4
*) and then calculate f (i.e.,*Eq*.*
5
*). If [U-^{13}C_{3}]glycerol is infused, the triose phosphate pool contains species at*m* + 0 to*m* + 3 and newly synthesized glucose contains species at *M* + 0 to*M* + 6 (16, 24, 25). The principle of the calculation of the triose phosphate enrichment and f is the same as described above, although the equations are more complex and generally require a computer algorithm to solve for the triose phosphate mass isotopomer distribution (16, 24, 25).

Currently, there are contrasting opinions regarding the validity of MIDA for estimating f during [^{13}C]glycerol infusion in vivo. Investigators have infused [2-^{13}C]glycerol and concluded that it is possible to correctly estimate f (20, 21, 23). However, other investigators have infused [U-^{13}C_{3}]glycerol and concluded that f was underestimated (16, 24). It was proposed that the apparent underestimation of f could be related to a transplanchnic (or transhepatic) decrease in the concentration and enrichment of [^{13}C]glycerol (16). Such gradients were directly measured with arteriovenous isotope balance measurements (17, 24, 26).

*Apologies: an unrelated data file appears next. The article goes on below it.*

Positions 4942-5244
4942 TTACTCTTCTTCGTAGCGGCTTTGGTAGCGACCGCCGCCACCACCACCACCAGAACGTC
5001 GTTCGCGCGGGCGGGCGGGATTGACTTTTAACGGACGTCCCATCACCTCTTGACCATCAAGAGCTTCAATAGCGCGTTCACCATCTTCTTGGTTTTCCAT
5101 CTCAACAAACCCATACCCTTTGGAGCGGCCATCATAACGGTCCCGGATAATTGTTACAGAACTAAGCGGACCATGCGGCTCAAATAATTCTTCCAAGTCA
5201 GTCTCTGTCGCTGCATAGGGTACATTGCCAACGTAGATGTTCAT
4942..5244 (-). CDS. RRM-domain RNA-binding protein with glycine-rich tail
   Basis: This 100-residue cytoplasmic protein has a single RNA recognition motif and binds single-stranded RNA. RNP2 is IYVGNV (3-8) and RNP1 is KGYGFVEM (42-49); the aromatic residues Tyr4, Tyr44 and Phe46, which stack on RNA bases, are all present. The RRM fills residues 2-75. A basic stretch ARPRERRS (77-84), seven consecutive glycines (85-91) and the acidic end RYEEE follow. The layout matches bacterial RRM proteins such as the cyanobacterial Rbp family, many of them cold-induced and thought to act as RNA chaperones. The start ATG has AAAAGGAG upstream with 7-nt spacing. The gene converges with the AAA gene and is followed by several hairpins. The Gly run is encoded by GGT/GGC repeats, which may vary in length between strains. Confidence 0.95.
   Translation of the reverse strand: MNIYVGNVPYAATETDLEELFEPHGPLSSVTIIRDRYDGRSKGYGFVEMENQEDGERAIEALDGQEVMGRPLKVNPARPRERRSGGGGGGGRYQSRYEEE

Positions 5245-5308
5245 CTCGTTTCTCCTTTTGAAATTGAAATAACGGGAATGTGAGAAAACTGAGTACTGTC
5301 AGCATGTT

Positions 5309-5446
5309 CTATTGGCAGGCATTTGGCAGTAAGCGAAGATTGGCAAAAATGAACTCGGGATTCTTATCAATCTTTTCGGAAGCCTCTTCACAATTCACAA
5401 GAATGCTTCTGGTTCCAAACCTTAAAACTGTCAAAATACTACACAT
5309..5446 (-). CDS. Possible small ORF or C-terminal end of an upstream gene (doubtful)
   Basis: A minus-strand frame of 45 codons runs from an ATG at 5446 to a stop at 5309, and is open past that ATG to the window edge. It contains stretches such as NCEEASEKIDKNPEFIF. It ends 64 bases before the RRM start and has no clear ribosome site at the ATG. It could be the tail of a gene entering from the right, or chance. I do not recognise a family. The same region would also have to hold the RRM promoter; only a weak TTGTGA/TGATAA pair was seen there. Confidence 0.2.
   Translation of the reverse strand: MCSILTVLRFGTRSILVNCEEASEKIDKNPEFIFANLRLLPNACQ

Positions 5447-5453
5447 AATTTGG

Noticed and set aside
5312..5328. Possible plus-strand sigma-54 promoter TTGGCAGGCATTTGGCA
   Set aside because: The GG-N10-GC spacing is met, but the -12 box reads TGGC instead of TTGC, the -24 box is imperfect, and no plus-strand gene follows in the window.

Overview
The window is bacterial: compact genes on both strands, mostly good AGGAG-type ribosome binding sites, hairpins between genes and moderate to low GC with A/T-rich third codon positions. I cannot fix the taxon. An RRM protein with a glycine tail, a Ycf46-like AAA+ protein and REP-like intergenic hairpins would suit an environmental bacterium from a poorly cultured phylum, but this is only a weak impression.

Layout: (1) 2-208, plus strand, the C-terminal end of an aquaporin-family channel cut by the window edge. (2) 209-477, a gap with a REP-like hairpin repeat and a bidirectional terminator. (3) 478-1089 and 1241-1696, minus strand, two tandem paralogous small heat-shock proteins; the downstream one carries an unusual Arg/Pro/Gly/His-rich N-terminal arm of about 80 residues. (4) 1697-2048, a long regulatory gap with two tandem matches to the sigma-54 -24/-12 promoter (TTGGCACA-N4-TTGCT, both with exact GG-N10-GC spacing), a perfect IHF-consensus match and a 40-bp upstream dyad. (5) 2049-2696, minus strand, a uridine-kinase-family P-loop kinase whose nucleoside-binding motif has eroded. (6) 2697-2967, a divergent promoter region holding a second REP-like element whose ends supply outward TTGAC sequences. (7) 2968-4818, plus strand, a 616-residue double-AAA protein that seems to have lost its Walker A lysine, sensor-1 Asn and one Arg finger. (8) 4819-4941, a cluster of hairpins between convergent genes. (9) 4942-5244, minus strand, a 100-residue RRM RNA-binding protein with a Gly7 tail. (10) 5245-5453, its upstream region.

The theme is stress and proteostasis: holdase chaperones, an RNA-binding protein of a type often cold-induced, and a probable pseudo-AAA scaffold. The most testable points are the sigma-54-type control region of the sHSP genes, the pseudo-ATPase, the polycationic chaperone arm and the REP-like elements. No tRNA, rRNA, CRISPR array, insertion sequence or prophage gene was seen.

Data from the study of Ekberg et al. (8) indirectly support the stable isotope data demonstrating a transsplanchnic gradient of glycerol concentration and enrichment in vivo (17, 24, 26). Briefly, 36-h-fasted subjects ingested 0.5 g of acetaminophen and were infused with [2-^{14}C]glycerol and [1-^{14}C]lactate. The^{14}C distribution in blood glucose and urinary acetaminophen glucuronide was measured. [2-^{14}C]glycerol labels C-2 and C-5 of blood glucose and urinary glucuronide. [1-^{14}C]lactate labels C-3 and C-4 of blood glucose and urinary glucuronide. The labeling ratio (C-2 + C-5) to (C-3 + C-4) was higher in the blood glucose than in the urinary glucuronide. Presumably, the acetaminophen sampled a hepatic pool of glucose 6-phosphate in which there was more label from lactate than from glycerol. It was concluded that the concentration of glycerol decreased much faster than the concentration of lactate as blood passed from periportal to perivenous hepatocytes.